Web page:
Five Little Pigs aka Murder in Retrospect by Agatha Christie

Five Little PigsSomeone must have bought Hercule Poirot a book of nursery rhymes that he read too much. When Carla Crale comes to him to ask him to find the truth about her father’s murder – he was poisoned and her mother was sentenced to life imprisonment  for the crime – he decides that the five potential alternate suspects represent the pigs in the rhyme “This Little Piggy…” – which they don’t, really. Seriously, what was Poirot thinking, apart from, “Hey, maybe it might help Dame Agatha come up with a title for a book…”

Amyas Crale, a painter, was poisoned, apparently by his wife Caroline. But her daughter believes that her mother was telling her the truth when she denied her guilt in her final letter, and hires Poirot to find the truth. But sixteen years have passed since the crime took place, fifteen since Caroline died in jail, so all Poirot has at his disposal is the five witnesses – two friends of Crale, the young model he was having an affair with, his young sister-in-law and her governess. With so much time having passed, is it possible that the truth can be discovered?

It’s often said that Christie didn’t like Poirot – often said by her, in fact. But from 1935 to 1942, she wrote eighteen novels, thirteen of which featured the little Belgian – nine in a row, in fact. Anyway, this was the last of the thirteen, before she took a four year break until The Hollow – not my favourite of her books. There’s no sign of any animosity here though, as he gets a good run out in this cracking little mystery.

This is very much played as a mystery based on personalities and psychologies, but it isn’t really. On paper, it sounds rather dull – Poirot interviews all five suspects, reads their accounts of the day of the murder and then solves the crime. It’s not, though. Well, mostly not. As we got the fifth suspect, to be honest, I could have done with the plot moving on a bit.

The mystery itself is, of course, fairly clued and, if you can sift through all the evidence, then it’s all quite solvable.

You can tell there’s a “but…” coming, can’t you?

But… the murderer is pretty obvious – at least three of the suspects have motives that vary from “weak” to “non-existent”. As with Sad Cypress, the reason for Caroline’s silence is dubious. And there’s a massive plot-hole.

This might verge pretty close to a spoiler… apologies, so stop reading if you haven’t read the book.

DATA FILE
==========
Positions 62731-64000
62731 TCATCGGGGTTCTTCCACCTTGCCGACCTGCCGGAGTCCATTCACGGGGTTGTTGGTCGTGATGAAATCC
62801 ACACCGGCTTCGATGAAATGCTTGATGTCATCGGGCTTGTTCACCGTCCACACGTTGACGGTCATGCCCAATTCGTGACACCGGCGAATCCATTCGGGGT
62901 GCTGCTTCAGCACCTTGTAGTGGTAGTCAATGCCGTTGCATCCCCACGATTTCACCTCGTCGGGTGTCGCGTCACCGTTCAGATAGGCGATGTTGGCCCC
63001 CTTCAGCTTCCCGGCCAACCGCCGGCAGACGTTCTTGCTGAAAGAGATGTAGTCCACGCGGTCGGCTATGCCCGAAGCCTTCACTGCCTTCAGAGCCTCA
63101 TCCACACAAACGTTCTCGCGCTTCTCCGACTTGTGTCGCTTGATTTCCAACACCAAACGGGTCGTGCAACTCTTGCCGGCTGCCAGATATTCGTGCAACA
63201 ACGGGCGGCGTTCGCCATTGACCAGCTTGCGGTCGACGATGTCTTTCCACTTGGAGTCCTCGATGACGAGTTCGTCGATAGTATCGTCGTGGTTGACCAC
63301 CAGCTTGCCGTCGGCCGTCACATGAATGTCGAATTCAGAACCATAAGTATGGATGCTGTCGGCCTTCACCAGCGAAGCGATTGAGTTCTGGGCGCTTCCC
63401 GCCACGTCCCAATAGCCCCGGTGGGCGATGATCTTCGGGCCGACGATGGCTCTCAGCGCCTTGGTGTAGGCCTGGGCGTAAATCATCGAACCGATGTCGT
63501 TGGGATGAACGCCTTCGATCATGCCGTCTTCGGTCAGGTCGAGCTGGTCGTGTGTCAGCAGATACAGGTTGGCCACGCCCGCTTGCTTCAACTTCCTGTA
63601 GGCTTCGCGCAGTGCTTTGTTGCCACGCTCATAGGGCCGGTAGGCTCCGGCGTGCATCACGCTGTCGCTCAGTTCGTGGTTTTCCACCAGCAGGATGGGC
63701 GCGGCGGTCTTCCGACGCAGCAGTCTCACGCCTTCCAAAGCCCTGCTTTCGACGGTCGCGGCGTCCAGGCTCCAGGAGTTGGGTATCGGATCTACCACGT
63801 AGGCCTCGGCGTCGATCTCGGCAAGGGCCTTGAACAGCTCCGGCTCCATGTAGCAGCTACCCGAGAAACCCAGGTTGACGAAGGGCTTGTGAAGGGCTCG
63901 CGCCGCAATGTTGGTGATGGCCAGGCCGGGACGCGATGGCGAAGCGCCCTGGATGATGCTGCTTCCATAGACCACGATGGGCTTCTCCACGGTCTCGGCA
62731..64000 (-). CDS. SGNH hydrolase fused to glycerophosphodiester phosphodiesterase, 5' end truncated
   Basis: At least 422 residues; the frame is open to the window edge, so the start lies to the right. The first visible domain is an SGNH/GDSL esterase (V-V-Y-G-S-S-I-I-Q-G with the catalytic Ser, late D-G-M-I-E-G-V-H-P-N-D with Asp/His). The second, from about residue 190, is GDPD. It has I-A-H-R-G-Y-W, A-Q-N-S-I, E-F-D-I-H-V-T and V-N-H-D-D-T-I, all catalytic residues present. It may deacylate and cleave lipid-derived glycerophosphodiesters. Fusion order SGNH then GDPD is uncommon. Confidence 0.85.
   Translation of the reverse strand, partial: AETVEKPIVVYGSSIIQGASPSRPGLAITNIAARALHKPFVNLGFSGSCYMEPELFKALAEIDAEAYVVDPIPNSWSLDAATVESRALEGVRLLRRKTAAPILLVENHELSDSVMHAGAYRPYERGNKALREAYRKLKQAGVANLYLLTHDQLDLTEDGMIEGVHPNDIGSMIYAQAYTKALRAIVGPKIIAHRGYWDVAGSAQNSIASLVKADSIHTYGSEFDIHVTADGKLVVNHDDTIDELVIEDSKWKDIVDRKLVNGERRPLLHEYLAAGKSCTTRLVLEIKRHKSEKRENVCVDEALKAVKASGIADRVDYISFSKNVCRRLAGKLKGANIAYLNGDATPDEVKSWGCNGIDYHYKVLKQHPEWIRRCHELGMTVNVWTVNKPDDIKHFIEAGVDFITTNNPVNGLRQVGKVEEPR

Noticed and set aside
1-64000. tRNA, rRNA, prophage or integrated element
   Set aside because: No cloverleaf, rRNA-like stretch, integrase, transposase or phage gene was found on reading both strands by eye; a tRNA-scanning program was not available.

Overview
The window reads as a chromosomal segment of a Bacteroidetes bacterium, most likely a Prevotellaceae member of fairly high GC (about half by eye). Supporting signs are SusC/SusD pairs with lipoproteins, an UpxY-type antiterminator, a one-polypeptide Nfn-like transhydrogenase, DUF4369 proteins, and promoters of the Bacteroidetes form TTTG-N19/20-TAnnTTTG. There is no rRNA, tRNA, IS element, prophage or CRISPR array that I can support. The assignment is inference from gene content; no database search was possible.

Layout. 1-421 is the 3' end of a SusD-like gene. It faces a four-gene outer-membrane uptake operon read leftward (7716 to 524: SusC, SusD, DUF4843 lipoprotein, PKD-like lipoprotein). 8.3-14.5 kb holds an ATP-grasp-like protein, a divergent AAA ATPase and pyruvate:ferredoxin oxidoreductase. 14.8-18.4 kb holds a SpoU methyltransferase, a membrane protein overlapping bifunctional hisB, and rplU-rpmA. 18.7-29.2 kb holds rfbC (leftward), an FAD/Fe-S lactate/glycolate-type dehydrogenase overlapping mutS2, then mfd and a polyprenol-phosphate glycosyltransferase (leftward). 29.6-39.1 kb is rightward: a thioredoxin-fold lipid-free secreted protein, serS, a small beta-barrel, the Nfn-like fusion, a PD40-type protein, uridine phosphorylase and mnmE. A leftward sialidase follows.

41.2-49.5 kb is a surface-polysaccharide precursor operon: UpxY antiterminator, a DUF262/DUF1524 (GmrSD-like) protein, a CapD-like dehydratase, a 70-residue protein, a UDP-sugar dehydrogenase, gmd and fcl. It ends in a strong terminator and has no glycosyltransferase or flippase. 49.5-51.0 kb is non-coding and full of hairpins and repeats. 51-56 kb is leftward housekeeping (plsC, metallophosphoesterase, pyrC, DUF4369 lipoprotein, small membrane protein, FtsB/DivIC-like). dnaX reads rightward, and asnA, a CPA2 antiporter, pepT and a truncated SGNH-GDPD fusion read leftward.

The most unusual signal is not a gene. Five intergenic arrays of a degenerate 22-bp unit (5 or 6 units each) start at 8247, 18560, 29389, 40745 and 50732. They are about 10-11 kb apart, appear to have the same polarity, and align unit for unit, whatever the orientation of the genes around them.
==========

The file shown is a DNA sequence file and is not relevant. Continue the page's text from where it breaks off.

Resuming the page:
Still here? Right. Why exactly does Caroline take the poison from Meredith Blake’s cabinet? It’s not to kill Amyas or Elsa, or to commit suicide. I’ve re-read the last section three times and it’s never explained, and I can’t think of a reason that makes sense either. Very annoying.

It has been described by some as one of her best – I can’t agree with that, but it’s worth a look to see her try something different with Poirot. It’s probably her best attempt at the “murder in the past” storyline, certainly the best using Poirot – I prefer Sleeping Murder and need to look at Nemesis again – but the plot-hole really bugs me. If I’ve missed something obvious, do let me know.

So, recommended, but there are a number of better Poirot novels out there. There’s also my Agatha Christie page, with a number of Poirot links on it.


  1. I happen to be in the camp that says this is one of her best. From a narrative structure standpoint it is a marvel. They way Christie incorporates so many viewpoints and how she plants the clues especially in the manuscripts submitted to Poirot are truly admirable qualities. As for that logical loophole — the simplest explanation is that people often do inexplicable things in real life. And I think fictional characters should be allowed freer rein to behave illogically and inexplicably.


    • Hmm… you’ve not convinced me about the plot-hole.

      But you’re right, there’s much to admire about this one, it just didn’t quite click with me. If there was more reason to suspect anyone apart from the murderer, it would help. The clue-planting, however, is a work of art.


  2. I am reading through the Agatha Christie books, slowly, and haven’t gotten to this one, so I skimmed some of this. But seems like an interesting discussion of the book, and I look forward to seeing how I like it.

    After having read a lot of Christie in my younger years, the ones I am reading now are like new to me. I have only read three Poirot’s, and he still isn’t my favorite investigator, but the stories have been good regardless.


    • Poirot’s on good form here. Confident in his own abilities, he plays the five suspects well in order to get them to spill the beans.

      Probably in the top half of the Poirot books…


  3. I totally agree. It’s not a bad book but not one of her best. It seems a little derivative and I wonder if there was a true life case that Christie based the story on. Thanks for the review!


  4. I found this to be a very good mystery. In fact, I stayed up to two in the morning last night to finish Five Little Pigs. I was able to figure out the false solution to the mystery (Caroline’s actions after the crime don’t make sense otherwise) but was fooled by the real solution. I thought that the real killer didn’t have a motive for the crime, but I overlooked a clever bit of wordplay which Poirot seizes upon to solve the crime. (I think the same wordplay is in a Miss Marple mystery, but I’m not sure.)